- Carrie Lam used an almost 100-year-old, rarely used emergency law from the British colonial era.
- The opposition accused Lam of having sought an excuse for the postponement and having found it through the coronavirus pandemic.
- Joshua Wong and eleven of his fellow pro-democracy activists had been banned from running for the postponed parliamentary election.
In a rather controversial move, the Hong Kong government today postponed the forthcoming parliamentary election that had initially been scheduled for September. The government of the Special Administrative Region cited the Coronavirus pandemic as the reason behind the postponement.
In coming up with the postponement of the elections, Hong Kong’s Chief Executive, Carrie Lam, used an almost 100-year-old, rarely used emergency law from the British colonial era. Lam justified the move with the recent increase in coronavirus infections in Hong Kong more so since the beginning of this month.
However, the opposition says that the postponement has to do with some ulterior motives.
Opposition Against the Move
The Hong Kong opposition, on its part, has accused the Carrie Lam-led administration, which is loyal to Beijing, of having sought an excuse for the postponement and having found it through the coronavirus pandemic.
The democracy activists had hoped to benefit from the current mood in Hong Kong, and to win a majority in parliament for the first time. They had already announced that they would take a stand against a postponement of the regional election.
The internationally-known Hong Kong activist Joshua Wong had announced the continuation of the democracy movement, even under the massively difficult conditions of the new Chinese “security law.” The 23-year-old told a press conference that their struggle would continue.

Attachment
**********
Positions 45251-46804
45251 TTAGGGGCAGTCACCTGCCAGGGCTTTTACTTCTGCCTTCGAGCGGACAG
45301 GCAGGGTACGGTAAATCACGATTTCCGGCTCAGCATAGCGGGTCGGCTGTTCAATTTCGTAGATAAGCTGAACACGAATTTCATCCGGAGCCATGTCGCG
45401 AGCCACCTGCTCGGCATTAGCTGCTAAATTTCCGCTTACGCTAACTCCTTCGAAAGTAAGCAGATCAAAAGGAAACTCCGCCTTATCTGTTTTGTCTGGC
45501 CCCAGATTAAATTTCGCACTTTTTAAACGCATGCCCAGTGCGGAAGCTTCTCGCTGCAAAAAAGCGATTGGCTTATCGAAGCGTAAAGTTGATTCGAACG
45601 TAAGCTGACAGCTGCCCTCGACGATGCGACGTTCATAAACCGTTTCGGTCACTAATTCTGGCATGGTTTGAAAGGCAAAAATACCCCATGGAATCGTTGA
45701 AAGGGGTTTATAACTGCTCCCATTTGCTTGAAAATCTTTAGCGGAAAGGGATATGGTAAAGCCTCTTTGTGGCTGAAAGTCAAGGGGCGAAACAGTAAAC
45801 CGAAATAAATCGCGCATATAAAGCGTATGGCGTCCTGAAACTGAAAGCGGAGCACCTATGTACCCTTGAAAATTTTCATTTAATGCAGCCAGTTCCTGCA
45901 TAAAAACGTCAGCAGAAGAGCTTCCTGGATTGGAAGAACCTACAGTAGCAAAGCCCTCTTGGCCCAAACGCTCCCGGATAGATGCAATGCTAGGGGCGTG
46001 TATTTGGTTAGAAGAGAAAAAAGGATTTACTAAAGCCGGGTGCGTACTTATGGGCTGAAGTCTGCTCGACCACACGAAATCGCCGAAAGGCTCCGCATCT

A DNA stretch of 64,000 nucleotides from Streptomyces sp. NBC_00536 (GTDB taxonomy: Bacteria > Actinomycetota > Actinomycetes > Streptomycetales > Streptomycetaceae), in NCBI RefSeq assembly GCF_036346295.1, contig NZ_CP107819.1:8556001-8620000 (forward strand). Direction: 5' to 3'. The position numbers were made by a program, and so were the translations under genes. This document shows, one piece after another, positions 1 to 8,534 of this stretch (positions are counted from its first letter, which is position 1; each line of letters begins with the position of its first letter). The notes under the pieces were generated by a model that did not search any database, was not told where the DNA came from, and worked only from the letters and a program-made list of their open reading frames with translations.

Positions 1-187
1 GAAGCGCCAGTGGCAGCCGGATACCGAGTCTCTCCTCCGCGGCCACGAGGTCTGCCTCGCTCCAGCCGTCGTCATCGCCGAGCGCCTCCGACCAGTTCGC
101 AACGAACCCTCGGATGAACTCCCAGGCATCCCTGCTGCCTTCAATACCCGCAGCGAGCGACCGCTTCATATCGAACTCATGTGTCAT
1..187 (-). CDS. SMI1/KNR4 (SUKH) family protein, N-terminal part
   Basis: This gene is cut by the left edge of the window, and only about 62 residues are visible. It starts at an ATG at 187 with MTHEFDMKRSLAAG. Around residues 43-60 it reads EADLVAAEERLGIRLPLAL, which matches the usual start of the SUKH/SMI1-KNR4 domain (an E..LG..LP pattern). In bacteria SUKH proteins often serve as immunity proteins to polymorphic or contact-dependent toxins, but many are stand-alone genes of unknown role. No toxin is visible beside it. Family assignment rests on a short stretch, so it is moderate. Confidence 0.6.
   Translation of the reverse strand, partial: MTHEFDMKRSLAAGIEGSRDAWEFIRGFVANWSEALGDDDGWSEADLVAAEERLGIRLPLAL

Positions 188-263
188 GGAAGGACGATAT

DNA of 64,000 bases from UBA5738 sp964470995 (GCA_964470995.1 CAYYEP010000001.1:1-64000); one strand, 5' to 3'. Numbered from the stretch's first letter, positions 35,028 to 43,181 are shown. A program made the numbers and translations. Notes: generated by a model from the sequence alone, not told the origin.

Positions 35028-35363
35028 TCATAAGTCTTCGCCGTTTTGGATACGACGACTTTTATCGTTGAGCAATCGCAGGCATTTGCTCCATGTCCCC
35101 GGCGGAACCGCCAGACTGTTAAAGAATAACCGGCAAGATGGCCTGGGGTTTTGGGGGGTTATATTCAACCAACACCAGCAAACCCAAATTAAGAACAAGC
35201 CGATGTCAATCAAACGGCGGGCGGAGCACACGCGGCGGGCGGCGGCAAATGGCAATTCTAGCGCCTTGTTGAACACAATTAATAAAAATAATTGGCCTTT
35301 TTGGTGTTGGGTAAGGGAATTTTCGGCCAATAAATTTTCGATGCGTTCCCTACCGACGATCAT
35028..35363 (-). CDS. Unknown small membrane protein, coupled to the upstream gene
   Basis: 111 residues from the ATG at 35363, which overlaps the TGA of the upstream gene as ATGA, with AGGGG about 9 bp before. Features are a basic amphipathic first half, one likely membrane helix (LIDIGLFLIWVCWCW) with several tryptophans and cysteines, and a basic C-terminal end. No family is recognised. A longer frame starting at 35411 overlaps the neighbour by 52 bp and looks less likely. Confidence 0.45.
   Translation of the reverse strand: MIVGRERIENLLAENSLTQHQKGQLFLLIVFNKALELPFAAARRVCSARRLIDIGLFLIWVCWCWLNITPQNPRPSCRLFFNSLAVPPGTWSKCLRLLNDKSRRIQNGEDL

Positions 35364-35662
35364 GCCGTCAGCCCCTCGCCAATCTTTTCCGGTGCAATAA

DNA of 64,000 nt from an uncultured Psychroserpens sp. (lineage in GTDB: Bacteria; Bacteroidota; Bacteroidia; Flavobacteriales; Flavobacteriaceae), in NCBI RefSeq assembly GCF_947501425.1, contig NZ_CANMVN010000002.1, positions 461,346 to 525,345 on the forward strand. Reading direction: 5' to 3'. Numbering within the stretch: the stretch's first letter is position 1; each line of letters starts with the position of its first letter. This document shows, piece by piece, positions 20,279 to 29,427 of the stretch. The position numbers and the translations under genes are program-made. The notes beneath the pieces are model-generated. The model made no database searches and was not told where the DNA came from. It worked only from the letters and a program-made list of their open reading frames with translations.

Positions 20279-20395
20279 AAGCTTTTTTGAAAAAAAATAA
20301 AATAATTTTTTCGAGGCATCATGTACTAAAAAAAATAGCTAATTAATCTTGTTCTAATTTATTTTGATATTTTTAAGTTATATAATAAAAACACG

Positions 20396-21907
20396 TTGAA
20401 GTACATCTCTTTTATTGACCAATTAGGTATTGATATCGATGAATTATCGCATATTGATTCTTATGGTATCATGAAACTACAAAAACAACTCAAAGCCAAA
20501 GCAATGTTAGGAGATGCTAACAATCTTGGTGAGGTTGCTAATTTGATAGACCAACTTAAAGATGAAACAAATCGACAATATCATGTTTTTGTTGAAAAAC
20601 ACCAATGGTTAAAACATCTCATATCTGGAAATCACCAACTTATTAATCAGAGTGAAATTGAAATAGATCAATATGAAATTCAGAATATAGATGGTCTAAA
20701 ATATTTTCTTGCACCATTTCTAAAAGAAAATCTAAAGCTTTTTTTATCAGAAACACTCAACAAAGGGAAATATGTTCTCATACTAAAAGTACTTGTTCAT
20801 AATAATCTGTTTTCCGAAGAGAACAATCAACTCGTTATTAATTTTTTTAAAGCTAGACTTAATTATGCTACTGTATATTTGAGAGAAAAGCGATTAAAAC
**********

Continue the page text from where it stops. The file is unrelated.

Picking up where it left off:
He expressed hope that the world would stand by the side of the pro-democracy activists in the tough struggle. “Our resistance will continue on and we hope the world can stand with us in the upcoming uphill battle,” Wong told news reporters.
Twelve Activists Barred from Running
Wong and eleven of his fellow pro-democracy activists had been banned from running for the postponed parliamentary election. Beijing praised the move by the Hong Kong electoral administration, and described the excluded candidates as “unscrupulous criminals.”
Tough Security Law
The pro-democracy movement has lately come under massive pressure under the so-called “security law,” which came in to force four weeks ago. The tough laws were enacted by the Chinese leadership in reaction to the months-long and sometimes violent mass protests of the movement.
According to the law, activities that the authorities regard as subversion, secession, terrorism, or a conspiracy with foreign forces can result in their life imprisonment. The “security law” represents the most severe encroachment on Hong Kong’s autonomy since the handover from Britain in 1997.
The former British Crown Colony had been granted special rights for 50 years when it was handed over to China, including freedom of expression and assembly. Many western states, as well as pro-democracy and human rights organizations, have sharply criticized the law and accused China of undermining civil rights in the SAR.
However, China has remained firm in its decision, insisting that the law would ensure peace and harmony, and prevail in the SAR, and that only criminals would be targeted by the law.